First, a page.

International entrepreneurship research: how it evolved and directions for the future

Abstract : On 28 August 2015, I received an email stating, "I am so sorry to have to tell you that Richard passed away in his sleep last night. He so treasured your friendship and collaboration." Professor Richard W. Wright (BA'61; MBA'63; PhD'70) co-founded the McGill Conferences on International Entrepreneurship, aimed at integrating the fields of international business and small business/entrepreneurship. This article is dedicated to him. In the past, internationalisation was a challenging option, usually adopted by large firms. Changes in technology now allow small firms to internationalise more easily than ever, and where there is a small domestic market, internationalisation is sometimes not an option; it has become a necessity. Membership in a network allows a small firm to internationalise in a cooperative fashion, without the need for large expenditures. The practice of international entrepreneurship thus presents a challenge to some classic theories. Internationalisation need not be undertaken incrementally. Furthermore, small companies can internationalise without transferring resources abroad, thereby avoiding the issues formerly faced during internationalisation, e.g.: 1) opportunity cost of resources transferred abroad; 2) creation of a disadvantage by resources transferred abroad; 3) the lack of resources required to operate efficiently abroad.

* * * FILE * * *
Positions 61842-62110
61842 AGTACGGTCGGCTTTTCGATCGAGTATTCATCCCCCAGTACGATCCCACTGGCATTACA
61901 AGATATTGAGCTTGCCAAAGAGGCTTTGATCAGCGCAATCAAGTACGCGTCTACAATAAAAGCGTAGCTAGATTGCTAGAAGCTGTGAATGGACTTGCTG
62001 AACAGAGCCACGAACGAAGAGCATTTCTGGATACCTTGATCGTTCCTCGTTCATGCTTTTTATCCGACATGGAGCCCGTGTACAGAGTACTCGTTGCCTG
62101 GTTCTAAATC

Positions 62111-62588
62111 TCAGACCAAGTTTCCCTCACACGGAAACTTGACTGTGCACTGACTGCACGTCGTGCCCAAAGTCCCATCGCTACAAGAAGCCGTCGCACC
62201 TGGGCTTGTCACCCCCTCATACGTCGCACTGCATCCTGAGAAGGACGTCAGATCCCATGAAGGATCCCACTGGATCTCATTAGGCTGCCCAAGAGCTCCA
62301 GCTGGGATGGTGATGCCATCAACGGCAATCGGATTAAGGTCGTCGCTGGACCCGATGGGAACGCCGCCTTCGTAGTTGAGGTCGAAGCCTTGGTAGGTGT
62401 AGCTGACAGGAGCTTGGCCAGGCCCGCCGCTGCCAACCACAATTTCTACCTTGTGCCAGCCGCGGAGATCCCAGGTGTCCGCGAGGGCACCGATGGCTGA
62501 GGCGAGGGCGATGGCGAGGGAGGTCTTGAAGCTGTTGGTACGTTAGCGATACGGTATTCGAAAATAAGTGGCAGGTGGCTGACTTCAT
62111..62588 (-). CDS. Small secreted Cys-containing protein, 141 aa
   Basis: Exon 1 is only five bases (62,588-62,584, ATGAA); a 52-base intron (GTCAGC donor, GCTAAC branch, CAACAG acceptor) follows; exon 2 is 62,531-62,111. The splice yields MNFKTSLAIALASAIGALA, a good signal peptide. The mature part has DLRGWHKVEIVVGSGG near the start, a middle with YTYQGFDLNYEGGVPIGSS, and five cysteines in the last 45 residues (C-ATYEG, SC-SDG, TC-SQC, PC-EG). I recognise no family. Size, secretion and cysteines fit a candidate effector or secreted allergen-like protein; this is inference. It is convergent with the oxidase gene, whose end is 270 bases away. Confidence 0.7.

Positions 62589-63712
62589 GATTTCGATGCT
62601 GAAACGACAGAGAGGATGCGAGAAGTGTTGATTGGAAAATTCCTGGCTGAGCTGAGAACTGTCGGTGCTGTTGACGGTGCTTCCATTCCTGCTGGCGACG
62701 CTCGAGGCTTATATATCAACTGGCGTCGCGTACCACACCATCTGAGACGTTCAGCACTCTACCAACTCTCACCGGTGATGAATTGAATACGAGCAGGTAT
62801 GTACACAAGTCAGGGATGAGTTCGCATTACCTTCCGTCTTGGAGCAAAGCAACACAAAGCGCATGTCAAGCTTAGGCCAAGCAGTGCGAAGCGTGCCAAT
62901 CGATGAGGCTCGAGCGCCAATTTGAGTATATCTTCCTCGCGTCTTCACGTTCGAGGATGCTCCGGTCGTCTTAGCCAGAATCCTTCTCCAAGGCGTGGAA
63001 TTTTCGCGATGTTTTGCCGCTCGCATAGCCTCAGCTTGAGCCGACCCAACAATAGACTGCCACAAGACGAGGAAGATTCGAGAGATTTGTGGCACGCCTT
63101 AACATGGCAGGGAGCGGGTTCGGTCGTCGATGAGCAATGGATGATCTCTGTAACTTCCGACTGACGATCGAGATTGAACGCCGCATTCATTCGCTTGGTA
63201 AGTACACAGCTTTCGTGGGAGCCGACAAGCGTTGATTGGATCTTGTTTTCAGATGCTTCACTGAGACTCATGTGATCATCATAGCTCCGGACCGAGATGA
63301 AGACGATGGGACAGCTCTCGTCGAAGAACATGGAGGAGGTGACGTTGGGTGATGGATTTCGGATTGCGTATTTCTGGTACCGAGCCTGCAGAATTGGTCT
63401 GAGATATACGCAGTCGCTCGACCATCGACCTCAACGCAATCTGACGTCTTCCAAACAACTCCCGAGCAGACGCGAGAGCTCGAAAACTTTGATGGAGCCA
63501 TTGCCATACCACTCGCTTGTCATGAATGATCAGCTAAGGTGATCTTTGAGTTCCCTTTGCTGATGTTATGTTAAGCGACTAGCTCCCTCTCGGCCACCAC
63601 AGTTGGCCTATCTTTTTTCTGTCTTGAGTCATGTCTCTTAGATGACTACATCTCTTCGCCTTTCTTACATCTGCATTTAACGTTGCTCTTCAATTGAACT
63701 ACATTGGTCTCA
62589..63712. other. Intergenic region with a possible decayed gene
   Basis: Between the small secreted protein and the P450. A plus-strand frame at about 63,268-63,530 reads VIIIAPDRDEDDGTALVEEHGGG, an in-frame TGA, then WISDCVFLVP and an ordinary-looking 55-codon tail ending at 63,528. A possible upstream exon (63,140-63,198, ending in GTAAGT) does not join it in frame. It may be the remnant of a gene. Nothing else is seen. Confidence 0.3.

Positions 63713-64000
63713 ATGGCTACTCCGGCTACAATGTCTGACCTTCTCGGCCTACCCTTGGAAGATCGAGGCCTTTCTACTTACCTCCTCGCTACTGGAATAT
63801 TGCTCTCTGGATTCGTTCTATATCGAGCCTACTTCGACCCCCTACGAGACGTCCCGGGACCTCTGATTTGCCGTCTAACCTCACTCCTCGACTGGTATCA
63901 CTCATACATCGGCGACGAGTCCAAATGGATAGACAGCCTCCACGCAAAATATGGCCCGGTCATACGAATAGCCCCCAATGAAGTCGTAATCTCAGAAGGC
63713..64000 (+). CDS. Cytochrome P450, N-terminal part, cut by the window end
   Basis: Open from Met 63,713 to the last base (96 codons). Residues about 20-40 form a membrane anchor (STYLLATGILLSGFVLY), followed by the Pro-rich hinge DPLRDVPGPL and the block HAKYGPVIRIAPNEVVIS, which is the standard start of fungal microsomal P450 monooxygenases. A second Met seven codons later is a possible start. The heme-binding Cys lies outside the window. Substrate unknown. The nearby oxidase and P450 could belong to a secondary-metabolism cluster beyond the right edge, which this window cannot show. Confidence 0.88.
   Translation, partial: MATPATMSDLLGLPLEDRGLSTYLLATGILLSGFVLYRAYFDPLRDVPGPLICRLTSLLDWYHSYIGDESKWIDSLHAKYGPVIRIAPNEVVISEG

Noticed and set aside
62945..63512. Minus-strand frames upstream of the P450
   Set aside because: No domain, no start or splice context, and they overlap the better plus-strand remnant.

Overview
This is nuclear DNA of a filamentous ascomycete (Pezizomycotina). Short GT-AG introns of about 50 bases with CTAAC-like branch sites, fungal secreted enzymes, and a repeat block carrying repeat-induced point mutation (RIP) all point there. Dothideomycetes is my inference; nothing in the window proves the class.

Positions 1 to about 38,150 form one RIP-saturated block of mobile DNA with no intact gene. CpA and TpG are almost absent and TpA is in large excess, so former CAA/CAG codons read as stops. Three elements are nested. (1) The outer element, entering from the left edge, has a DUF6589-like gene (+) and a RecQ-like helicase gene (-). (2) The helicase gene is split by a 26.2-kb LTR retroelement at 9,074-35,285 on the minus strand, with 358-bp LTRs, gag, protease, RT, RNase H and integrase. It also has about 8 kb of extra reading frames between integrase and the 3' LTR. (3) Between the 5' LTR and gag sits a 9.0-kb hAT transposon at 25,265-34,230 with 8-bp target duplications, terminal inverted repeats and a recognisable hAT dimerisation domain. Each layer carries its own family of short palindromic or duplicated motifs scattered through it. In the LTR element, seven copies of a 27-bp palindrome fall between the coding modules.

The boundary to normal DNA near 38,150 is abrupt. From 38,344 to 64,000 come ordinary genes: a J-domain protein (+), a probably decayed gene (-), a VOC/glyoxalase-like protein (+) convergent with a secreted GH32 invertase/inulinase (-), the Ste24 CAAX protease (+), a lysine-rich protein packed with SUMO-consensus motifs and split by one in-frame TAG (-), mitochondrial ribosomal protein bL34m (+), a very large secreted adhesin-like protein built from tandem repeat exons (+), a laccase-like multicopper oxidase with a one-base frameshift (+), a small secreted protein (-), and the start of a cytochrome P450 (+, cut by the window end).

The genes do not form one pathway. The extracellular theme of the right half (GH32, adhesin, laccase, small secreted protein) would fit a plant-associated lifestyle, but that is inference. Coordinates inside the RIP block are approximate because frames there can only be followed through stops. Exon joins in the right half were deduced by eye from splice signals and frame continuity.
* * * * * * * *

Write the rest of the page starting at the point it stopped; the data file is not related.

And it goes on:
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https://hal.umontpellier.fr/hal-02008539
Contributeur : Martin Donnat <>
Soumis le : mardi 5 février 2019 - 17:17:26
Dernière modification le : jeudi 6 juin 2019 - 14:41:54

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Léo-Paul Dana. International entrepreneurship research: how it evolved and directions for the future. International Journal of Entrepreneurship and Small Business, 2017, 30 (4), pp.477--489. ⟨10.1504/IJESB.2017.082889⟩. ⟨hal-02008539⟩

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